Saturday, January 22, 2022

Governor Hochul Updates New Yorkers on State's Progress Combating COVID-19 - JANUARY 22, 2022

Clinical specimen testing for Novel Coronavirus (COVID-19) at Wadsworth Laboratory

Statewide Positivity Rate Below 10% for Second Day in a Row

Cases Per 100k (7-Day Average) Declining in All Regions

179 COVID-19 Deaths Statewide Yesterday

 Governor Kathy Hochul today updated New Yorkers on the state's progress combating COVID-19.         

"We are below 10% positivity rate for the second day in a row. This is extraordinary progress," Governor Hochul said. "As we continue to see numbers trend downward, let's also continue to do the right thing. Wash your hands, get the vaccine if you haven't already, get the booster dose, and wear a mask. We will continue to see this downward trend in other parts of the state soon."

Today's data is summarized briefly below: 

  • Test Results Reported - 299,580
  • Total Positive - 27,643
  • Percent Positive - 9.23%
  • 7-Day Average Percent Positive - 11.36%   
  • Patient Hospitalization - 10,477 (-539)   
  • Patients Newly Admitted - 1,264
  • Patients in ICU - 1,504 (-44)   
  • Patients in ICU with Intubation - 884 (+4)   
  • Total Discharges - 262,654 (1,581)   
  • New deaths reported by healthcare facilities through HERDS - 179
  • Total deaths reported by healthcare facilities through HERDS - 51,716

The Health Electronic Response Data System is a NYS DOH data source that collects confirmed daily death data as reported by hospitals, nursing homes and adult care facilities only.     

  • Total deaths reported to and compiled by the CDC - 64,120  

This daily COVID-19 provisional death certificate data reported by NYS DOH and NYC to the CDC includes those who died in any location, including hospitals, nursing homes, adult care facilities, at home, in hospice and other settings.     

  • Total vaccine doses administered - 35,409,903
  • Total vaccine doses administered over past 24 hours - 80,188
  • Total vaccine doses administered over past 7 days - 496,685
  • Percent of New Yorkers ages 18 and older with at least one vaccine dose - 90.6%   
  • Percent of New Yorkers ages 18 and older with completed vaccine series - 81.6%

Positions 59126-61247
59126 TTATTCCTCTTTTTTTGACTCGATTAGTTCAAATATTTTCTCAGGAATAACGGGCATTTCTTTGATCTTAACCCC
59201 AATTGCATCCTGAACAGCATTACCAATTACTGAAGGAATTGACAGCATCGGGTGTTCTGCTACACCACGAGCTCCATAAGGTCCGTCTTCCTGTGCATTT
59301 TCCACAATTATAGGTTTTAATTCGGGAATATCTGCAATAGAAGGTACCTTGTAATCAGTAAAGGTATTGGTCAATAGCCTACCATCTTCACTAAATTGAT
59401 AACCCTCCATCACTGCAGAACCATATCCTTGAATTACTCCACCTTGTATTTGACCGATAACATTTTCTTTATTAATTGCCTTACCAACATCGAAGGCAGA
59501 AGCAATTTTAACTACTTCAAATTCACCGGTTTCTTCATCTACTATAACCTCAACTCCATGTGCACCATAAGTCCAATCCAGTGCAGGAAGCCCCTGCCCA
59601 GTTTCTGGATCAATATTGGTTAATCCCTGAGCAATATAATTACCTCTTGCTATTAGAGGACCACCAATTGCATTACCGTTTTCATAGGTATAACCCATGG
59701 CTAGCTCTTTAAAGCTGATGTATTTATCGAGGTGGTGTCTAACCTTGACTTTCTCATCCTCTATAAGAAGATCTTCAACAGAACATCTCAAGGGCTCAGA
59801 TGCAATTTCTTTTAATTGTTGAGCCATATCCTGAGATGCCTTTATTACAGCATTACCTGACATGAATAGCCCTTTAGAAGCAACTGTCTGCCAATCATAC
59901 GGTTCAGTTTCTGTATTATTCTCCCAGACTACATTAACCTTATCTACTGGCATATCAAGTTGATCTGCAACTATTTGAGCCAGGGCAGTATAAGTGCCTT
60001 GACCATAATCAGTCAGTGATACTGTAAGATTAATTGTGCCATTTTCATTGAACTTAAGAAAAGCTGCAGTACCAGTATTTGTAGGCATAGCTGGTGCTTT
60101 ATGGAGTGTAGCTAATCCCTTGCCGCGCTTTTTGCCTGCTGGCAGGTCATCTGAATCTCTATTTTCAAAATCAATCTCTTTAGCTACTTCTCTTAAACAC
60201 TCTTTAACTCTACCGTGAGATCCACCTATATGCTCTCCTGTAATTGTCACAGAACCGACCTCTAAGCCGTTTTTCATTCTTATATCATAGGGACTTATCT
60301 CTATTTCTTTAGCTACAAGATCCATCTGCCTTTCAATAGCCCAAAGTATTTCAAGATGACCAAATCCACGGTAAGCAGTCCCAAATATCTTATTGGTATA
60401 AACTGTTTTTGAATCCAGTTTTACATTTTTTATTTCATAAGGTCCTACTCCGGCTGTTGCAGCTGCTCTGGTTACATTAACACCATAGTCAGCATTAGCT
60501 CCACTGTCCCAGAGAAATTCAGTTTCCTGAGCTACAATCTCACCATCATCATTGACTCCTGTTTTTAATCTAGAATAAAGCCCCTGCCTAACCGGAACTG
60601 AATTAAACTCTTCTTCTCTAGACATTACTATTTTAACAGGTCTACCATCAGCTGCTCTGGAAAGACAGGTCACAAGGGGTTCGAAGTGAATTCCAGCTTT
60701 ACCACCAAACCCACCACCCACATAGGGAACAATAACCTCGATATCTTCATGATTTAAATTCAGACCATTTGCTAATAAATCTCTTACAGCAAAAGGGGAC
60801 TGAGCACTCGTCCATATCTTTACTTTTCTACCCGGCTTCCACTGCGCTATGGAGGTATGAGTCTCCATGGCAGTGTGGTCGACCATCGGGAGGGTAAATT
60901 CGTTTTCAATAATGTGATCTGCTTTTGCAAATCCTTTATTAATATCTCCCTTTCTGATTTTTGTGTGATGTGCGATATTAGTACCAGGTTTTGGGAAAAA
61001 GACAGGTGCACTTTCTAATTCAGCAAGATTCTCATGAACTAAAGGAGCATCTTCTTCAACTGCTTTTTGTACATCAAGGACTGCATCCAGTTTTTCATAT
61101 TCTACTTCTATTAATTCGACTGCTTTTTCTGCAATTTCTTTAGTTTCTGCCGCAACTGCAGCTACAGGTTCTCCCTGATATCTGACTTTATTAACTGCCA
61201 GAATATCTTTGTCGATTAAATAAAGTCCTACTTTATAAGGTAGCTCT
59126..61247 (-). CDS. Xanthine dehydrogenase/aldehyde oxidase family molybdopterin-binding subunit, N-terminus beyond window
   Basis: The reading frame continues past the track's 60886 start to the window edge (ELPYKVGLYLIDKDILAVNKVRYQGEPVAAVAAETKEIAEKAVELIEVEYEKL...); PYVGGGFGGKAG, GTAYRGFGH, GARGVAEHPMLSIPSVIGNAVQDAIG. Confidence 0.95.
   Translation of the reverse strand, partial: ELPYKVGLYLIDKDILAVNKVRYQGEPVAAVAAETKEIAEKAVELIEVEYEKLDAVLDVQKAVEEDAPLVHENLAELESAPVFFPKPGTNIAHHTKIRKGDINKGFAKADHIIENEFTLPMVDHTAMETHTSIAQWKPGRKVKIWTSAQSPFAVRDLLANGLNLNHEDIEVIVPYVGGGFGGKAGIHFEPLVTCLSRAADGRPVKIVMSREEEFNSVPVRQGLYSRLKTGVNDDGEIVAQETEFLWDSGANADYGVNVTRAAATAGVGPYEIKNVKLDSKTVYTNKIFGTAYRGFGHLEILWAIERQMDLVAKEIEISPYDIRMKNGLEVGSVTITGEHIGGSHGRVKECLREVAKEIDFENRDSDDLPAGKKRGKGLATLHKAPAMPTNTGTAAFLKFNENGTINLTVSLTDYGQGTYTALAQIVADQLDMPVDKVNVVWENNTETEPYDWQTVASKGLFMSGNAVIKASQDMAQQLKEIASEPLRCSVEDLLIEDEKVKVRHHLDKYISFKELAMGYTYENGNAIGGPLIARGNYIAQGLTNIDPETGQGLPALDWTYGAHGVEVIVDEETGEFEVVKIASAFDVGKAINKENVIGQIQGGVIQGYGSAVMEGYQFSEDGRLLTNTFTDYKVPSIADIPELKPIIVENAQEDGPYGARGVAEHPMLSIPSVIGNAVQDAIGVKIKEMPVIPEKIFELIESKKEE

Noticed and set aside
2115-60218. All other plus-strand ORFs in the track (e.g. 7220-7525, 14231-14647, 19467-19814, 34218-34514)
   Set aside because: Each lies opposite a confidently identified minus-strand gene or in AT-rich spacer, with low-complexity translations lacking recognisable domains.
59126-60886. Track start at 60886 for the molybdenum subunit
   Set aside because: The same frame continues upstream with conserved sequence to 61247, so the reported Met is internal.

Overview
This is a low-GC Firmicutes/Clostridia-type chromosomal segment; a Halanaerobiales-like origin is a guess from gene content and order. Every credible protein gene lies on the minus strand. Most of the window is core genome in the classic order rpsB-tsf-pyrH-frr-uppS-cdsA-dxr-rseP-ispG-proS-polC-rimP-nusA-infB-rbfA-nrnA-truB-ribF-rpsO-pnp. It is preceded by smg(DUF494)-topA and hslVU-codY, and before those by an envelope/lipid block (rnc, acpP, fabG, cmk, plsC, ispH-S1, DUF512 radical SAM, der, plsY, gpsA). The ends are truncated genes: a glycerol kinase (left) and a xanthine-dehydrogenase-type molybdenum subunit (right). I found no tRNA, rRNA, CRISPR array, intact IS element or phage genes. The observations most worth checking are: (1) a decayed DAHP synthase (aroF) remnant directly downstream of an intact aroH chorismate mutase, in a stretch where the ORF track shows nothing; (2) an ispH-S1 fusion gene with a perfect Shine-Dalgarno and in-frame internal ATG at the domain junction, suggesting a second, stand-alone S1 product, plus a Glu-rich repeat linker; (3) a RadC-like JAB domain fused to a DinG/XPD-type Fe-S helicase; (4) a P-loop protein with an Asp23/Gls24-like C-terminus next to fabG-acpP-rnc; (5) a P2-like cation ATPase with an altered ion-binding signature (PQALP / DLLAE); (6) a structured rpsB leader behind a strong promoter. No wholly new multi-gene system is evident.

• Percent of New Yorkers ages 18 and older with at least one vaccine dose (CDC) - 95.0%   
  • Percent of New Yorkers ages 18 and older with completed vaccine series (CDC) - 84.1%   
  • Percent of all New Yorkers with at least one vaccine dose - 79.7%   
  • Percent of all New Yorkers with completed vaccine series - 71.3%   
  • Percent of all New Yorkers with at least one vaccine dose (CDC) - 86.8%   
  • Percent of all New Yorkers with completed vaccine series (CDC) - 73.5%   

Jones Beach Energy & Nature Center Offers STEAM (Science, Technology, Engineering, Art, and Math) Resource for High School Teachers


 The Jones Beach Energy & Nature Center announced the release of Energy & Us, an interdisciplinary high school curriculum dedicated to exploring the relationships between people, energy, and the environment. With the beach itself as a classroom, Energy & Us encourages students to think critically about their role in the energy systems and environments that surround them.

Located just 20 miles from New York City, Jones Beach has been a beloved New York State Park for almost a century. The opening of the Jones Beach Energy & Nature Center on the Park’s West End in September 2020 marked New York State’s commitment to transitioning to a cleaner energy future, as outlined in the Climate Leadership and Community Protection Act of 2019. Exhibits, educational programs, and events at the Center showcase landscapes of energy production and consumption—sites where energy sources are extracted and power plants are located; how scientists choose locations for wind turbines and the orientation of solar panels; the energy embodied in building materials; biomimicry; and the transfer of energy in a dynamic coastal environment. The exhibition theme, “the power of nature and the nature of energy,” invites visitors to conceptualize energy and environment as one. For more information, visit